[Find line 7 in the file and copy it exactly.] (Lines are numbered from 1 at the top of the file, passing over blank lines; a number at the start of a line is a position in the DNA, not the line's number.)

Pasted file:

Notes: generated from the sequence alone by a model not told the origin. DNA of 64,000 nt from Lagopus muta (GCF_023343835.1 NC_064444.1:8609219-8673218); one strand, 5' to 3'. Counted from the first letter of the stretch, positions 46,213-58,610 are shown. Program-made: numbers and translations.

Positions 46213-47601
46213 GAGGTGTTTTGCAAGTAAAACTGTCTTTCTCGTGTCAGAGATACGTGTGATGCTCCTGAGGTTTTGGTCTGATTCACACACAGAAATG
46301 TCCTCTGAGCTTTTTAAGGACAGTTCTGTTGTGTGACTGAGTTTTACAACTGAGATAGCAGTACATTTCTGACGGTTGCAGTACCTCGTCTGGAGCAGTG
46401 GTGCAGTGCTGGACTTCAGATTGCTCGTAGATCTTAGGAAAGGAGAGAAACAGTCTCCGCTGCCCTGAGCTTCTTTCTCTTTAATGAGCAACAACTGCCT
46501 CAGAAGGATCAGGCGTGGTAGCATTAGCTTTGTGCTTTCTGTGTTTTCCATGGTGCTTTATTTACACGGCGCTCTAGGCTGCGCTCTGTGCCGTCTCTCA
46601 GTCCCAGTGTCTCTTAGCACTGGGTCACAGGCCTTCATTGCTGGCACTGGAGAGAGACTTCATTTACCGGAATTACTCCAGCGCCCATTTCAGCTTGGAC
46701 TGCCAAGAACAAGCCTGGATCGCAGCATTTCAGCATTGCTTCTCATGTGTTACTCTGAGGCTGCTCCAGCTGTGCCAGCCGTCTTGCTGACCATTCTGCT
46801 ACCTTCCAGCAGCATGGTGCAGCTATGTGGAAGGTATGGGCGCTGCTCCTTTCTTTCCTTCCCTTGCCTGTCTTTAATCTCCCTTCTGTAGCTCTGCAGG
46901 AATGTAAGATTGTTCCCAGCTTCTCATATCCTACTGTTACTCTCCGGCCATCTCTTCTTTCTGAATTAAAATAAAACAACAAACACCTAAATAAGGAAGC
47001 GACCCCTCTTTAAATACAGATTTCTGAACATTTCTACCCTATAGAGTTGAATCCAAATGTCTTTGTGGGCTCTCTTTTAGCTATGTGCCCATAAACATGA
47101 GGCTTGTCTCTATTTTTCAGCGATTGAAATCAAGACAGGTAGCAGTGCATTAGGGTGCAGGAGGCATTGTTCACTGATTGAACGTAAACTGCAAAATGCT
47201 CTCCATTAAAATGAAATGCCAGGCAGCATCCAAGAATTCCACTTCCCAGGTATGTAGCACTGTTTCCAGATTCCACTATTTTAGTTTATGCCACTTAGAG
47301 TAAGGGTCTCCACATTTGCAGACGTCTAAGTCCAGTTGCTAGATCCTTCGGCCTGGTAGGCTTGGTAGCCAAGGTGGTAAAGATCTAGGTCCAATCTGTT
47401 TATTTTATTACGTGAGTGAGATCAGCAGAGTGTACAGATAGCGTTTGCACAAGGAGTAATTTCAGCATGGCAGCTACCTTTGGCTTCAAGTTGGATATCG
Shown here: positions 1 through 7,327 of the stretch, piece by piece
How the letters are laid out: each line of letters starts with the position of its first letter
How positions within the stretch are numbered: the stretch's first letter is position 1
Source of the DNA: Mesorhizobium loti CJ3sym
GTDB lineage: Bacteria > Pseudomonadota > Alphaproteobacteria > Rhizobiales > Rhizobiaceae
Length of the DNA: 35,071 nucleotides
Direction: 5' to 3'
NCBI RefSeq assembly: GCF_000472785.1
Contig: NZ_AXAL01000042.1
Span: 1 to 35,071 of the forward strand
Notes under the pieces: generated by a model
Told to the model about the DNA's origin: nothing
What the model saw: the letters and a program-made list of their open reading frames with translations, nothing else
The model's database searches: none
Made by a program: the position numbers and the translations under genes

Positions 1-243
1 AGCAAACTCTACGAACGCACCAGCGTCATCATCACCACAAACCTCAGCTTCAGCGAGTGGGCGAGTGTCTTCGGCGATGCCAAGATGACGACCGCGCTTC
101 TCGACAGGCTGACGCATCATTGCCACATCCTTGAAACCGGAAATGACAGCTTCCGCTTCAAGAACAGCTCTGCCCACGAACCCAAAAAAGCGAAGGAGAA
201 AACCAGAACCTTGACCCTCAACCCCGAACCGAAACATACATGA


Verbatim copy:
46601 GTCCCAGTGTCTCTTAGCACTGGGTCACAGGCCTTCATTGCTGGCACTGGAGAGAGACTTCATTTACCGGAATTACTCCAGCGCCCATTTCAGCTTGGAC